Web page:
The Day of Empathy in Oregon event, March 2, aims to question the effectiveness of punishment, emphasize the rights of incarcerated individuals, and rethink our criminal justice system. 

2020 was the year of police reform. The protests that erupted in the wake of George Floyd’s murder sparked a nation-wide push to rethink law enforcement and community policing. But 2021 could be the year of criminal justice reform. At least, that’s the hope of the organizers of the National Day of Empathy in Oregon. Jessica Katz, founding director of the Family Preservation Project, says March 2 will be the first time Oregon has participated in the national Day of Empathy event which gathers individuals directly impacted by the US criminal justice system with lawmakers and the law enforcement community in an effort to use empathy to create a more equitable system. Folks can attend the free Zoom webinar and see its panelists by RSVPing here.

Katz says prior to last year, there wasn’t as heavy a push for criminal justice reform. Now, in the wake of nation-wide protests for social justice and systemic reform, she says there’s a sense of urgency to this year’s event.

“If we don't capitalize on this moment in time where people are talking, when people are caring, then we're going to really miss this opportunity. So for me, there is a heightened sense of urgency to not miss this moment because people might stop caring when the tides change again, so I think the timing is important and especially around legislation and changing laws and policies. This seems to be the time.”

Like many 2020 events, last year’s Day of Empathy went virtual, connecting more than 40,000 people with 14 events across the US and Canada. This year’s Oregon version takes place on March 2, with panels moderated by authors Cheryl Strayed and Robin Romm. Special guests showing up throughout the event include feature documentarian Brian Lindstrom (who will screen his short film Like a Shield), Multnomah County district attorney Mike Schmidt, Rabbi Ariel Stone, and married duo author/illustrator Carson Ellis and Colin Meloy of The Decemberists.

The panels in the Oregon event will center on legislative hurdles, including Senate Bill 720, which would create a funding stream for organizations such as the Family Preservation Project, and efforts that assess how well the Oregon Department of Corrections is attending to gender specificity and trauma-informed practices. With themes such as “People/Power/Policy” and “Crime Hurts/Justice Should Heal” Katz says one of the main goals of the panel discussions is to find a “common language” on what purpose prisons serve.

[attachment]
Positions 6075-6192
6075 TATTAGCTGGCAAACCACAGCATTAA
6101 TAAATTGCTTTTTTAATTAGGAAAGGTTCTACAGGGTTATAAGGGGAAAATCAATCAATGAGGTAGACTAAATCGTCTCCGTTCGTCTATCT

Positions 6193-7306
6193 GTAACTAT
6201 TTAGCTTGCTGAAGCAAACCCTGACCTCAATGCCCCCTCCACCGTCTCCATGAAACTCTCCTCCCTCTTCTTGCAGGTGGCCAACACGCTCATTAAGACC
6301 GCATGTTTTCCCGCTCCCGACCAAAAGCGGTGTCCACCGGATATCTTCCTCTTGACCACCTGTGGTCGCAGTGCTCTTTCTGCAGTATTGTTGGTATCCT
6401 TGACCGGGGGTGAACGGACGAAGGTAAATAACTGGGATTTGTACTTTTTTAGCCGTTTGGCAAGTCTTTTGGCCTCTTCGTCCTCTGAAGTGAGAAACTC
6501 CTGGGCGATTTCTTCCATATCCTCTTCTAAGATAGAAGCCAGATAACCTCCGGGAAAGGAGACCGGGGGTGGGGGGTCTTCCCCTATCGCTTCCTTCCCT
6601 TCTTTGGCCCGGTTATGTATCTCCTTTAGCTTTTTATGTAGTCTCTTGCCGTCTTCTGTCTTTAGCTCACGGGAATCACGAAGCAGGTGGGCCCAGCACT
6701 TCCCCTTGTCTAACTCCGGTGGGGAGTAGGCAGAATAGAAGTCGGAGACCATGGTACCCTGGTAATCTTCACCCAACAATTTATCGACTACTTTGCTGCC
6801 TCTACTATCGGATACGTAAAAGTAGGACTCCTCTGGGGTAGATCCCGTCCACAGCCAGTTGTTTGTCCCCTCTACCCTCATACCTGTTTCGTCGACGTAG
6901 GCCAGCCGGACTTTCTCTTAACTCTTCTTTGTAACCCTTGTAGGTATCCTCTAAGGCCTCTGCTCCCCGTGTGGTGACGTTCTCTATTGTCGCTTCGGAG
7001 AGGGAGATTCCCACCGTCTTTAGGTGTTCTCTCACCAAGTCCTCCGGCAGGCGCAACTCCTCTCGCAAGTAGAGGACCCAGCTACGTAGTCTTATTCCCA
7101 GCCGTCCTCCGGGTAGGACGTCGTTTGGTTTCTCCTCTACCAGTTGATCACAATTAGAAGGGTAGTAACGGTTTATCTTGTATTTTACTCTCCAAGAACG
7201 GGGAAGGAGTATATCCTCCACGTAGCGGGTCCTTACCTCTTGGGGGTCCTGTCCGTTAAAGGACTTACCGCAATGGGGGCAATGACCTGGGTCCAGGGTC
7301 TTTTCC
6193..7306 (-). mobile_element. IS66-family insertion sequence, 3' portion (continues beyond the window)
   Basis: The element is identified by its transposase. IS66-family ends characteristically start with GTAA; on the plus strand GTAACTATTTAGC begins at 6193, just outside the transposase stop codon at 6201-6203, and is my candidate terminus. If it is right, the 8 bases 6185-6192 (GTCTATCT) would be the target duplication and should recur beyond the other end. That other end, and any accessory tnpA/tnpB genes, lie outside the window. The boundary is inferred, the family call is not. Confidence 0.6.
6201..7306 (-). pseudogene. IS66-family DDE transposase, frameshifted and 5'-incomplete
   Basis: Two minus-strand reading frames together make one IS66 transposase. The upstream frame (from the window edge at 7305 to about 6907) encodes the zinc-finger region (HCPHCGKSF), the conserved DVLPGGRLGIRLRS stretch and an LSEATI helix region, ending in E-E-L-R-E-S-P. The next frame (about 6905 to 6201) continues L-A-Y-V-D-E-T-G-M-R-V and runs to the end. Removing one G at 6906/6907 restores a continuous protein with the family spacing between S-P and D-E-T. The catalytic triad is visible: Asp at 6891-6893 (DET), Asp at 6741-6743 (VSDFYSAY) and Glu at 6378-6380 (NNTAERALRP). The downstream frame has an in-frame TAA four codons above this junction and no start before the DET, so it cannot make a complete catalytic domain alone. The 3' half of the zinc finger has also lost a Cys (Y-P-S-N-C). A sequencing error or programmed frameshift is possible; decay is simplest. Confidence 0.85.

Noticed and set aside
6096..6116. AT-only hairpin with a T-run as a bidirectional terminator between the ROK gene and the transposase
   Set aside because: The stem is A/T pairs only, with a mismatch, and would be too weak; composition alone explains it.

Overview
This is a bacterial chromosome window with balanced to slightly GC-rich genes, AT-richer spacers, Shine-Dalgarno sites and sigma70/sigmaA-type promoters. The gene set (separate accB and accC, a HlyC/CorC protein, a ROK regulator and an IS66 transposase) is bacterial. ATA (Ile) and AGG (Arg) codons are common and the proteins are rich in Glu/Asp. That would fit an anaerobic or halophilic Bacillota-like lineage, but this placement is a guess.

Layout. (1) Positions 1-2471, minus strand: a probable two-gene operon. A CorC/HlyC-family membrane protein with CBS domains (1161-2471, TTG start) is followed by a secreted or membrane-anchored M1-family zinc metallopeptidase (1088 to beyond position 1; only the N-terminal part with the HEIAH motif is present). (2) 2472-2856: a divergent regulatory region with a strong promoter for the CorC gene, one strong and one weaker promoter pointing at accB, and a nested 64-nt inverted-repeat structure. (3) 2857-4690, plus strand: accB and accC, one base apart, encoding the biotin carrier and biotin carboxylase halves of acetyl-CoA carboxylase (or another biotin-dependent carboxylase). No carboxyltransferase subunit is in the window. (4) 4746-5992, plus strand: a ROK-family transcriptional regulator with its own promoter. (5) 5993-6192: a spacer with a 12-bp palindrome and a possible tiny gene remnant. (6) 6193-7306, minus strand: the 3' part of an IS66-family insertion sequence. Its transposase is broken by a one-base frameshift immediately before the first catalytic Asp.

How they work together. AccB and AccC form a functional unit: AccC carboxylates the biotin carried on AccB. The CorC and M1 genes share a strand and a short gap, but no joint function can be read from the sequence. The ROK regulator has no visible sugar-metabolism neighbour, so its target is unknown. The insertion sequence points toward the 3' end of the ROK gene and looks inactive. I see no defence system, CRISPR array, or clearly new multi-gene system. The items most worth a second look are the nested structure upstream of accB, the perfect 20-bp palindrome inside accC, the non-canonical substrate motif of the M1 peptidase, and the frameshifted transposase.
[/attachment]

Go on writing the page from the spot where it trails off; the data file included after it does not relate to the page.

Part of understanding that purpose, Katz says, is understanding who prisons are hurting. To that end, part of this year’s focus is on understanding the impact incarceration has on women, particularly mothers and their children. Katz says motherhood is at the core of everything they do at the Family Preservation Project, and that highlighting the way incarceration impacts children and families is a way to build empathy—and hopefully change.

One of the major voices inspiring that change, and one of the event's organizers, is Nova Sweet. Sweet is the Oregon ambassador for Dream Corps Justice, which hosts the national Day of Empathy, and an alumnus of the Family Preservation Project. Since spending 36 months at the Coffee Creek Correctional Facility, Oregon’s only women’s correctional facility, Sweet has become an advocate for the dignity of incarcerated women. As a single parent, Sweet approaches the carceral system from personal experience, having seen how it affected her and her family. 

“We’ve got to talk about, what is our definition of a safe community? I think it needs to stop being about police making our communities safe," Sweet says. "I believe safety is around things like lots of mental health support and lots of programs for kids and enough grocery stores and enough medicine. I believe that what makes communities safe.” 

The event also hopes to question the effectiveness of punishment, emphasize the rights of incarcerated individuals, and rethink our criminal justice system entirely. 

“I hope that what people walk away understanding is that we are not filling prisons with people who think wrong and think like criminals or are broken necessarily, but that there are really clear systemic issues that have built this system," Katz says about their goal for the day. "I want people to walk away understanding that we built this, and we can also dismantle it, but we have to do it together.” 

National Day of Empathy in Oregon

12 p.m. PST, Tuesday, March 2.

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